READ MORE:

Part 1: Getting To The Root of It: How Butler’s One-Acre Farm Has Evolved In a Decade

Part 2: Farming Full-Time: How Tim Dorsey Discovered the World Through Agriculture

Part 3: A Crash Course on Nature-Focused, Hands-In-The-Dirt Growing

Part 4: Sustainability on the Syllabus

Part 5: A Model for Urban Farming in Indianapolis

Part 6: So, Where Does All The Food Go?

 

Explore the full Farm at Butler mini-series here

 

Media Contact:
Katie Grieze
News Content Manager
kgrieze@butler.edu
260-307-3403 (cell)

 

Community Partnerships

Through collaboration and strong partnerships, Butler Beyond will unleash the potential of our brilliant faculty and students on the complex issues facing our community. Support for this pillar will expand Butler’s reach and roots in the Indianapolis community and beyond by cultivating deeper integration with local organizations and businesses, increasing experiential learning opportunities for students, nurturing new ventures, and more. Learn more, make a gift, and read other stories like this one at beyond.butler.edu.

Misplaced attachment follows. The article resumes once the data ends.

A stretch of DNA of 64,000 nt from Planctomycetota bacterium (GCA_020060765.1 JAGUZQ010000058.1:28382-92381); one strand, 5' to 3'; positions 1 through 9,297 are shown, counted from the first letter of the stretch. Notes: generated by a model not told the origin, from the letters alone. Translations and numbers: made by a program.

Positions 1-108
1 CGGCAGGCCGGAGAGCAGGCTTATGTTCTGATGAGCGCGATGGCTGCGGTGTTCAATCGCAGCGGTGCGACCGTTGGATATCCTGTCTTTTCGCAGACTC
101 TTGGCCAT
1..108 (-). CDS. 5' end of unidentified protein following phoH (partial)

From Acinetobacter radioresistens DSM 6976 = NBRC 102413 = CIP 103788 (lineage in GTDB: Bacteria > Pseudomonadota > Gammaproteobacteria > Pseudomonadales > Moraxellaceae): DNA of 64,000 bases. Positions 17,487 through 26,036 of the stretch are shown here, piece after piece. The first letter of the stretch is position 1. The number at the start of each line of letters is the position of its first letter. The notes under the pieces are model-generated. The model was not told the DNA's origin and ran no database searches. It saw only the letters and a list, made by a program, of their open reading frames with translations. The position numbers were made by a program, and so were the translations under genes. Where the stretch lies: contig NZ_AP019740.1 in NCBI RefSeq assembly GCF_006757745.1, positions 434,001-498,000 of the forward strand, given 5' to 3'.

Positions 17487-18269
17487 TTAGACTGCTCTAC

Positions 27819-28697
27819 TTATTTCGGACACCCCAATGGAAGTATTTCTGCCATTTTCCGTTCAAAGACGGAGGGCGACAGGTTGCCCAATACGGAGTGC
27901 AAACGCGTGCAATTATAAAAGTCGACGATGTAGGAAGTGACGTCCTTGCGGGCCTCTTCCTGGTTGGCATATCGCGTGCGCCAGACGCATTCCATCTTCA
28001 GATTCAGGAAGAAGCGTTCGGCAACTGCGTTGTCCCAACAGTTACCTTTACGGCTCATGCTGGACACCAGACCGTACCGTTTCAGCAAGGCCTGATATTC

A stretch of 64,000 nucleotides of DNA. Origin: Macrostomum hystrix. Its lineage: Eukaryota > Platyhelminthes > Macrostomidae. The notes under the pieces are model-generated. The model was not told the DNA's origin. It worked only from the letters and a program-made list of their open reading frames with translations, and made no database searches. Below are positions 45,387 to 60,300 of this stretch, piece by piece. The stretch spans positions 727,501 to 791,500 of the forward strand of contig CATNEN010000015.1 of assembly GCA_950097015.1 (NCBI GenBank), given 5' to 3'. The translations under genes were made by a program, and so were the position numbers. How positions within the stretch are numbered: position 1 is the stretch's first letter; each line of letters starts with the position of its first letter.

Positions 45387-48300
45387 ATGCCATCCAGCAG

Farm Stand Butler
CampusCommunity

So, Where Does All The Food Go?

Selling produce across campus and the nearby community, The Farm promotes healthy eating and top-notch flavor.

Nov 25 2019 Read more
Plum Market Butler University
CampusStudent Life

After Facelift, Plum Market at C-Club Opens With Endless Options

BY Rachel Stern

PUBLISHED ON Nov 18 2019

INDIANAPOLIS—In a hurry, but hungry? Just in the mood for a quick snack? Looking for coffee from a local roaster? Want to order a freshly made sandwich and stay awhile?

The new Plum Market at C-Club meets all of those needs in one bright, newly renovated space. The latest dining option at Butler University officially opened on Monday, located at Atherton Union in the former C-Club location, and it aims to be all things to everyone.